Chalking is the formation of fine powder on the surface of the paint film during weathering, which can cause the appearance of change in colour. Although some degree of chalking is a normal, desirable way for a paint film to wear, excessive film erosion can result in heavy chalking.

Possible cause

  • Use of a low-grade, highly pigmented paint
  • Use of an interior paint for an outdoor application



First, remove as much of the chalk residue as possible, using a stiff bristle brush (or wire brush on masonry) and then rinse thoroughly with a garden hose; or use power washing equipment.

Check for any remaining chalk by running a hand over the surface after it dries. If noticeable chalk is still present, apply a quality solvent-based or water-based primer (or comparable sealer for masonry), then repaint with a quality exterior coating.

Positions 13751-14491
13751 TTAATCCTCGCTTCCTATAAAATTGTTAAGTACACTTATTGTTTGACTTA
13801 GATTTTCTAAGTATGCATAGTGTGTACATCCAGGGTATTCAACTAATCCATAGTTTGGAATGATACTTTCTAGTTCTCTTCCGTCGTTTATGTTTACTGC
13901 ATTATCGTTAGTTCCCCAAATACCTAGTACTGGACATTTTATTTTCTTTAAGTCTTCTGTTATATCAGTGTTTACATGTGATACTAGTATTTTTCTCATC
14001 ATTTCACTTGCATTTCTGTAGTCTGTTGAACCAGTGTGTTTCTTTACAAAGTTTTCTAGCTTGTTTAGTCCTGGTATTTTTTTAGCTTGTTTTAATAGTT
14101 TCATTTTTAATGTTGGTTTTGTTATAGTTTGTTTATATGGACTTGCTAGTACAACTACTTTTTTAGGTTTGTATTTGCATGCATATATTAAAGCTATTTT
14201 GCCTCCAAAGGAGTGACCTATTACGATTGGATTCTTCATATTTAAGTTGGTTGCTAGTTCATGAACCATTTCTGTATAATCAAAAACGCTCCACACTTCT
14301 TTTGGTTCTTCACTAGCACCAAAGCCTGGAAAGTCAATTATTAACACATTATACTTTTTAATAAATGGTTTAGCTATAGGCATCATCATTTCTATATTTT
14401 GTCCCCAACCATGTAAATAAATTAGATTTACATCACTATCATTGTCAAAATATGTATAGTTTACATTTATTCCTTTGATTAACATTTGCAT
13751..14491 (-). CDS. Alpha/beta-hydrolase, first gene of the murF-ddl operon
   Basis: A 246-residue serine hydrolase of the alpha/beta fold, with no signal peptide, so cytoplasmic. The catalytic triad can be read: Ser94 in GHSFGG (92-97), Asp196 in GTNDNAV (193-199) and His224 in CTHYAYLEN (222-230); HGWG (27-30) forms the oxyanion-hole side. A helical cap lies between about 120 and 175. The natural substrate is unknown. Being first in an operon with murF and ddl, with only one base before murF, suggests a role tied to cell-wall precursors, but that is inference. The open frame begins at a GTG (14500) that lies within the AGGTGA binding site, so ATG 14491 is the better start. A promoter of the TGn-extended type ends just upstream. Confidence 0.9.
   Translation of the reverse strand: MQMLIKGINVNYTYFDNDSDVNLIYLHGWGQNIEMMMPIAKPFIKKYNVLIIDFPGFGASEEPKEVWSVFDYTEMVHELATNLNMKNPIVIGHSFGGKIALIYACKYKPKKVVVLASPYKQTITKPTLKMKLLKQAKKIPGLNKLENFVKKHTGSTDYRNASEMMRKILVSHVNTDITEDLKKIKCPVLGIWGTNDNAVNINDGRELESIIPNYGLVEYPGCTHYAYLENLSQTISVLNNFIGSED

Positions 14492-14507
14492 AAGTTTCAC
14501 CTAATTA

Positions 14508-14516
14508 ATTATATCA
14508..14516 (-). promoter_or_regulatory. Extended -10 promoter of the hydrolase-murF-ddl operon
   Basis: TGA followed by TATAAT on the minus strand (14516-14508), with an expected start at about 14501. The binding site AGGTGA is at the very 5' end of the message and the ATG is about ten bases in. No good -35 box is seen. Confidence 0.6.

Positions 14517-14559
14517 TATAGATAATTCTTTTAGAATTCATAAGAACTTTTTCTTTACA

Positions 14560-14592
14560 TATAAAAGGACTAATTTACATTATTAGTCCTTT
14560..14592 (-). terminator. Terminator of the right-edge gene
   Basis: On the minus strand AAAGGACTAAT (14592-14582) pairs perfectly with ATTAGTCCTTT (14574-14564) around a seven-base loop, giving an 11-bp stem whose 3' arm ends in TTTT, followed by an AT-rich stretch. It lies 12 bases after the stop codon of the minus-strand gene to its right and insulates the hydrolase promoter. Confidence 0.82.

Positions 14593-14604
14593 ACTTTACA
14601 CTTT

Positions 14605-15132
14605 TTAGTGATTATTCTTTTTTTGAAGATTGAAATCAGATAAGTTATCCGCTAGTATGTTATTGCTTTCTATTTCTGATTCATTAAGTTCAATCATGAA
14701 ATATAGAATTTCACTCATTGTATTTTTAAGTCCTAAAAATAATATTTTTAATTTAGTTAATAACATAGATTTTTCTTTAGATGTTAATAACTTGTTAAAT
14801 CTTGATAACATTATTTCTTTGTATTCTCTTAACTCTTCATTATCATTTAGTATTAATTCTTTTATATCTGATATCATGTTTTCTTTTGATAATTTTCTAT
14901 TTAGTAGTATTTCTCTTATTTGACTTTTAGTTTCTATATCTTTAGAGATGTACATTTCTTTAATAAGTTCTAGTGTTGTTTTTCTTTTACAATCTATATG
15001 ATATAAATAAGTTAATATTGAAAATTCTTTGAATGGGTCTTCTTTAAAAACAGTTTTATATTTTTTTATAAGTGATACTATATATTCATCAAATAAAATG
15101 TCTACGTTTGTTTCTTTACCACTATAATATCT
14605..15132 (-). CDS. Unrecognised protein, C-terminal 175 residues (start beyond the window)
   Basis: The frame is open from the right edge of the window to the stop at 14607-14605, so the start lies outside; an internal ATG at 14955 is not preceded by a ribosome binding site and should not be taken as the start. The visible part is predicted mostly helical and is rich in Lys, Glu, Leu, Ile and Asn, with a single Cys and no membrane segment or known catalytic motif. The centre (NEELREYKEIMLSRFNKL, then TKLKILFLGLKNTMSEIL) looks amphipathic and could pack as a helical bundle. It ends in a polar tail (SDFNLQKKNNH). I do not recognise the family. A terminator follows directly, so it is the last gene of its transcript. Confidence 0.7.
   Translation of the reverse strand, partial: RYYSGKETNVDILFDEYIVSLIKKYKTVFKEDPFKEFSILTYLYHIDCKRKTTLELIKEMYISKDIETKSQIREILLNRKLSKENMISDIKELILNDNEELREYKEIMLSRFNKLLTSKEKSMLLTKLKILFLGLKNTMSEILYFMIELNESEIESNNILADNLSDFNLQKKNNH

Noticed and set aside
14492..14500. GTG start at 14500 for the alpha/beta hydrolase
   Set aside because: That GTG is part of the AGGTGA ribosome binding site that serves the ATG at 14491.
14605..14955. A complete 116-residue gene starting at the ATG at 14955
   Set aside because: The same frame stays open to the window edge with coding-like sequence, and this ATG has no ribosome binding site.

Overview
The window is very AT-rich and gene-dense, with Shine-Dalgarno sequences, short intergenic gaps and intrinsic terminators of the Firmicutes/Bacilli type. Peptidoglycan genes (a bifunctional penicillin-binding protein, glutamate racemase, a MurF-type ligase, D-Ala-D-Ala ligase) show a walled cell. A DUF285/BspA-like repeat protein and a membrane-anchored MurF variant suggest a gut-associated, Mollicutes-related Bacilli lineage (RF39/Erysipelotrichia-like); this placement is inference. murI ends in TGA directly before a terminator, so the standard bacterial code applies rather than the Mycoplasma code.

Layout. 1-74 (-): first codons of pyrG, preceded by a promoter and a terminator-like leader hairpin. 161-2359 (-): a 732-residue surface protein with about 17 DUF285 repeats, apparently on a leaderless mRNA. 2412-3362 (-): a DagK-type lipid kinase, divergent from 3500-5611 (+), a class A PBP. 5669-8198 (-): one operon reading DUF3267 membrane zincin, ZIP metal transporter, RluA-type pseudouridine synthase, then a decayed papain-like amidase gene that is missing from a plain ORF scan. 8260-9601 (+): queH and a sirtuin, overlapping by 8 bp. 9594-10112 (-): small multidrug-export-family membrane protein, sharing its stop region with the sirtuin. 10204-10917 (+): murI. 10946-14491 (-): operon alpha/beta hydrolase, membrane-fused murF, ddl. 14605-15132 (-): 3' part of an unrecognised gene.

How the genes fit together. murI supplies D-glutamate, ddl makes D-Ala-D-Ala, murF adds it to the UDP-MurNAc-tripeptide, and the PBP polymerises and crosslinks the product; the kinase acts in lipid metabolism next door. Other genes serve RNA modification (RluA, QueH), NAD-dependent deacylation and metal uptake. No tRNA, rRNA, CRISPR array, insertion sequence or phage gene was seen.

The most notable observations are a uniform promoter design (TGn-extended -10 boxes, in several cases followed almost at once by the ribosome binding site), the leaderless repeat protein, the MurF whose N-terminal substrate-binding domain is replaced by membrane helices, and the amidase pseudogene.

If little or no chalk remains and the old paint is sound, no priming is necessary and the surface can be repainted with a quality exterior paint. Dulux recommends Dulux Weathershield® for exterior surfaces. For more information, please consult our detailed Technical Advice note on the topic.

More problem solving advice


Development of a yellow cast in aging paint solvent-based enamels


Appearance of a denser colour or higher gloss where wet and dry layers overlap during paint application.


A rough, crinkled paint surface occurring when paint forms a 'skin'.